In a ruling that city officials said they likely would appeal, U.S. District Court Judge John Woodcock Jr. strongly rejected most aspects of a city ordinance that requires marchers to provide 30-day notice, pay fees and meet with the police chief.
"To march is to speak," Woodcock wrote. "A parade, as speech, especially as political speech, invokes the First Amendment and commands this Court's protection."
Lawyers on both sides of the case declared Woodcock's decision a landmark ruling with potentially wide ramifications - particularly his conclusion that the city must waive parade fees for those who cannot afford them.

Graphs Showing Income Disparity

Senate Bill 9, the Ohio Patriot Act

Governor Taft of Ohio is about to sign Senate Bill 9, the Ohio Patriot Act. Among its provisions:
  • Police can deny entry to "transportation infrastructure" to anyone not showing an ID;
  • Police can demand the name, address, and date of birth of anyone suspected of having committed a crime or being about to commit a crime, or having witnessed a crime or a plan to commit a crime. Failure to provide this information is an arrestable offense -- so basically all demonstrators could be required to give their names, addresses and dates of birth or face arrest;
  • Reminiscent of Joe McCarthy's famous question, many state licenses will begin with the question "Are you a member of an organization on the U.S. Department of State Terrorist Exclusion List?". Failure to answer means no license; answering affirmatively is self-incrimination.
  • Perhaps worst of all, the original version of the bill simply prohibited state or local governemnts or government employees from objecting to the USA PATRIOT act. The current version allows criticism, but threatens local government with the loss of funds if they in any way "materially hinder" Federal anti-terrorism efforts.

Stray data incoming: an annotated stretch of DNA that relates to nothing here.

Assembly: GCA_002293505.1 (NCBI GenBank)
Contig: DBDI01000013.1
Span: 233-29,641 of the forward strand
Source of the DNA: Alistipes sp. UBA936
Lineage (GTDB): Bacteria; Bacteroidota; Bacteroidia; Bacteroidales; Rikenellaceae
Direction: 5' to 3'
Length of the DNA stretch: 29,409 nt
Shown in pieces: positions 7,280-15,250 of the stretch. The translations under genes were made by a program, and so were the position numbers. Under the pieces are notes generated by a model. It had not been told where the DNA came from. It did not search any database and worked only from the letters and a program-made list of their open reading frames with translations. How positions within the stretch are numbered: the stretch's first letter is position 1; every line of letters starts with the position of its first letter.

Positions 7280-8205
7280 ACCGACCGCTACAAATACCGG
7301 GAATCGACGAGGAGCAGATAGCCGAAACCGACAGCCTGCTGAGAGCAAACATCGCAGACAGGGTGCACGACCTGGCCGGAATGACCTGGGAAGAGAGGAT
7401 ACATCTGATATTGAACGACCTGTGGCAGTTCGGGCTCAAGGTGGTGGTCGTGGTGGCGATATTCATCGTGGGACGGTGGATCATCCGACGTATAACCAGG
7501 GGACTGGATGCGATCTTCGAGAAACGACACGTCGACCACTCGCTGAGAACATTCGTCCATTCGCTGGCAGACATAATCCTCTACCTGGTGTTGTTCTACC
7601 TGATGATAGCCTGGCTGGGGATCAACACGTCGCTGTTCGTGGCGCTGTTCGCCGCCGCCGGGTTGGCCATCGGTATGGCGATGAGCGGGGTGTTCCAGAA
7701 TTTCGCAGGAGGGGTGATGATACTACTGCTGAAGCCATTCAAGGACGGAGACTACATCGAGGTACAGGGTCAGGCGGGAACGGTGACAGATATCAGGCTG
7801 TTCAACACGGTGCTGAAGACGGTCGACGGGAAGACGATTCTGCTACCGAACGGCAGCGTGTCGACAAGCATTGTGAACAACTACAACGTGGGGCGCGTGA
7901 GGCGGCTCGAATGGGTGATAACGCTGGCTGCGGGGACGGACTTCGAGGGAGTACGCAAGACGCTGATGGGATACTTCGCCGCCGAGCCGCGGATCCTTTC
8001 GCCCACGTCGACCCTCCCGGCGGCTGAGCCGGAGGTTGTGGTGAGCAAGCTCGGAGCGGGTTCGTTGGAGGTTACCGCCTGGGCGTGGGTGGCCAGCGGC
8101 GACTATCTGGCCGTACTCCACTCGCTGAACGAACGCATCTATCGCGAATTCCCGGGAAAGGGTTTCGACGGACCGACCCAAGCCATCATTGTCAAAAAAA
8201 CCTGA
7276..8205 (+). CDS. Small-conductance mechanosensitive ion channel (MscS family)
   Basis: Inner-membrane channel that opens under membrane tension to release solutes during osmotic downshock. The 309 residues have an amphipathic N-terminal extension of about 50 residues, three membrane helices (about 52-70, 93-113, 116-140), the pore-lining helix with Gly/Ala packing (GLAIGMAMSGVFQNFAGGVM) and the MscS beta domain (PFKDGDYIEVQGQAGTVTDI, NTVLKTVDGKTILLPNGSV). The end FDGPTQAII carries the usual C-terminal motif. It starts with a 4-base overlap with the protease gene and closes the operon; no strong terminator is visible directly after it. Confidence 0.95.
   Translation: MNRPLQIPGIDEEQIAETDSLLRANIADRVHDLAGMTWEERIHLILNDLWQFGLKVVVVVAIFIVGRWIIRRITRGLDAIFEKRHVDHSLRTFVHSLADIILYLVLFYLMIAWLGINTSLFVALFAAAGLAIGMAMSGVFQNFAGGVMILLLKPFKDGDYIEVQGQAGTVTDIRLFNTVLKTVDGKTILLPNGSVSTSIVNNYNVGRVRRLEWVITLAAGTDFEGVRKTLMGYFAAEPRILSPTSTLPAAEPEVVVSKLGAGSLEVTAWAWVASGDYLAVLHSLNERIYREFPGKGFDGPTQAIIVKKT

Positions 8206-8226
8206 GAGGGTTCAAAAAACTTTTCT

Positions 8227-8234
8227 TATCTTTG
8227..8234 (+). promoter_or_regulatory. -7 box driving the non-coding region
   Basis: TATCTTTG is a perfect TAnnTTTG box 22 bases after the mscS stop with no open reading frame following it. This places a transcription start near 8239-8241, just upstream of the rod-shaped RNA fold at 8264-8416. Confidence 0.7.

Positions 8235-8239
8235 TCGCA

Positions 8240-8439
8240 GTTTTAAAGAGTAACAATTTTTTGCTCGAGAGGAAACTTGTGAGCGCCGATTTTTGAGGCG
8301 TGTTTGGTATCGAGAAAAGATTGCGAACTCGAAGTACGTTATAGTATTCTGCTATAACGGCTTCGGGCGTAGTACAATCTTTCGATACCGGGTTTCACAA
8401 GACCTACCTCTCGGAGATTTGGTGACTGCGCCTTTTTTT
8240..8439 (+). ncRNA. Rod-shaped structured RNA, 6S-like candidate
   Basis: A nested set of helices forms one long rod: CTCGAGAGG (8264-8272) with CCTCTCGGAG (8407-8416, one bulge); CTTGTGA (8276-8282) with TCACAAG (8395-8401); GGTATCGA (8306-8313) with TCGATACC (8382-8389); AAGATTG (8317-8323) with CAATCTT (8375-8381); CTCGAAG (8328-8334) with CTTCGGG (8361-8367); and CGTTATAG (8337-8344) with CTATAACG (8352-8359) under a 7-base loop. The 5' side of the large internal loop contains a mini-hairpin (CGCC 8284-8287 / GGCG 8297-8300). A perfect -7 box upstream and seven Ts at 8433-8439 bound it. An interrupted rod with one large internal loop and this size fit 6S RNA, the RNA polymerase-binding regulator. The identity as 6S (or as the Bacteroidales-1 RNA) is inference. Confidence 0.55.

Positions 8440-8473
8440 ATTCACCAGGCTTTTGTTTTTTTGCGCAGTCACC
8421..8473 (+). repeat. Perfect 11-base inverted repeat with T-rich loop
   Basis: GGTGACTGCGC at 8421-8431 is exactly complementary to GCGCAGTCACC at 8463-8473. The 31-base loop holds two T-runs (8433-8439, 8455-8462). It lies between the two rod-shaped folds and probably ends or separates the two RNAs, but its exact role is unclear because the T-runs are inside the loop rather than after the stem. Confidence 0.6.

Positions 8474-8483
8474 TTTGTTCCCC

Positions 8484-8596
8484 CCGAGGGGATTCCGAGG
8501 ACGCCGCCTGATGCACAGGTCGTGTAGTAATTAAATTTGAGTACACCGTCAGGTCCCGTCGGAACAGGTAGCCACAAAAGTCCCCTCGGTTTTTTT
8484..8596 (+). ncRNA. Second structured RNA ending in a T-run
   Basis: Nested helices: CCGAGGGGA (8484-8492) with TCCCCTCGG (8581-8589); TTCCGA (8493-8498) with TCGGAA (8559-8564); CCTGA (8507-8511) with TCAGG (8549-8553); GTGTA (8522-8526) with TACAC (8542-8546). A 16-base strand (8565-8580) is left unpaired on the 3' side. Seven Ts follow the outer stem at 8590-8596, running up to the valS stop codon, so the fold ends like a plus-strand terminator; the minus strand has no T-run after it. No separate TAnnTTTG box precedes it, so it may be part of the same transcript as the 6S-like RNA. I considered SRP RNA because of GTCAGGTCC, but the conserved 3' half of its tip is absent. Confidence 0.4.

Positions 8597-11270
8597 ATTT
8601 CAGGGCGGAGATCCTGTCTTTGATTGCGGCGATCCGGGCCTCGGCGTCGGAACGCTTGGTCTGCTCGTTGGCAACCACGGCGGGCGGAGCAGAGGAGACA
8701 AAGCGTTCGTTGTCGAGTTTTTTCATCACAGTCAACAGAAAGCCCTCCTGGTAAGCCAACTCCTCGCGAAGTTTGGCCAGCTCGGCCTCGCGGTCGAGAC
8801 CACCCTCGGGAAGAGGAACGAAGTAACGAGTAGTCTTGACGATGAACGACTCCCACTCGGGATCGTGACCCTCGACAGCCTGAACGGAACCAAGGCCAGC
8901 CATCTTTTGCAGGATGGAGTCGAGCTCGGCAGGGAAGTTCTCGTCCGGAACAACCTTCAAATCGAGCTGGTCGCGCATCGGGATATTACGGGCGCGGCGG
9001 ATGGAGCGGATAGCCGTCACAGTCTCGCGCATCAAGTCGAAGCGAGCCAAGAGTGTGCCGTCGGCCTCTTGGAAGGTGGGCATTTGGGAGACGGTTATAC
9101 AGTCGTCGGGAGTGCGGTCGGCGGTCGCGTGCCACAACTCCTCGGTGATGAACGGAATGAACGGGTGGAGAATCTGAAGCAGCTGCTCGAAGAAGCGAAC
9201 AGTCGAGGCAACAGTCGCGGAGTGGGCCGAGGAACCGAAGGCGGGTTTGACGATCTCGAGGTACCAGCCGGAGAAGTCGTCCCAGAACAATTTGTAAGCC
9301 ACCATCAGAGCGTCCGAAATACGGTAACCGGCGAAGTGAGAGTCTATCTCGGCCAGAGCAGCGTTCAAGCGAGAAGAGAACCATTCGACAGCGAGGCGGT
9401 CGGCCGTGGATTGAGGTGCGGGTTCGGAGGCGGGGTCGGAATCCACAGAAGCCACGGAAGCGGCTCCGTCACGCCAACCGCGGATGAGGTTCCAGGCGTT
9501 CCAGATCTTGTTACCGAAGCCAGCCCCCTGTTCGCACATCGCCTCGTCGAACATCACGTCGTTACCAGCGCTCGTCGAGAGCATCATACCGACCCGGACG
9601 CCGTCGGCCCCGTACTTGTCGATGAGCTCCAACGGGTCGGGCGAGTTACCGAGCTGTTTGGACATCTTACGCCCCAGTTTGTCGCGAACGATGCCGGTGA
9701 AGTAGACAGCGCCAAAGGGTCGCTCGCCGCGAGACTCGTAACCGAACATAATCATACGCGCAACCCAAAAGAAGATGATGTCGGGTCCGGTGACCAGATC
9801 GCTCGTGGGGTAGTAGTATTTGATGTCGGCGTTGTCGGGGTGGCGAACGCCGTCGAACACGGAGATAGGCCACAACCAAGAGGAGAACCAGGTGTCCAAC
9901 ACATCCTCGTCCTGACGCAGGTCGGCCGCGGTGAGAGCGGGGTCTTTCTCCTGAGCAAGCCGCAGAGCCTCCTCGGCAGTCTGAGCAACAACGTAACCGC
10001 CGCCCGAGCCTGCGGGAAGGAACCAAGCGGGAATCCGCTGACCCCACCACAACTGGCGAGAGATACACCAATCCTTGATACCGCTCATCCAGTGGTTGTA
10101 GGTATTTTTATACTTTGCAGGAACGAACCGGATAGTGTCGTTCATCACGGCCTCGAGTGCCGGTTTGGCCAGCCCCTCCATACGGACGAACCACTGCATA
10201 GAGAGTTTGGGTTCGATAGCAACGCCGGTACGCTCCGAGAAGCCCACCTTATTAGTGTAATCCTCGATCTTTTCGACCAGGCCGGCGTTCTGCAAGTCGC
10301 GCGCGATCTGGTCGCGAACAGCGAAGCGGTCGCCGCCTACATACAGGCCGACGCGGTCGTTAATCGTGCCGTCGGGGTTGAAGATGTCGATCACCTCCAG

"Welcome to Ohio! Ihre Papiere, bitte!" [from]


Hey Kids! Want to learn about how to spy on your friends? Do you like to snitch on your siblings? Here's a fun site for you where the U.S. Government can start to let you know about the fun world of cryptography and violating the Fourth Amendment rights of your fellow citizens. For you parents, check out the NSA's Responsible Citizen page! Note the funny ellipses after the references to the Fourth Amendment and Government Oversight. Your tax dollars at work. [from]

E-tracking, coming to a DMV near you

The U.S. Department of Transportation has been handing millions of dollars to state governments for GPS-tracking pilot projects designed to track vehicles wherever they go. So far, Washington state and Oregon have received fat federal checks to figure out how to levy these "mileage-based road user fees."
Now electronic tracking and taxing may be coming to a DMV near you. The Office of Transportation Policy Studies, part of the Federal Highway Administration, is about to announce another round of grants totaling some $11 million. A spokeswoman on Friday said the office is "shooting for the end of the year" for the announcement, and more money is expected for GPS (Global Positioning System) tracking efforts.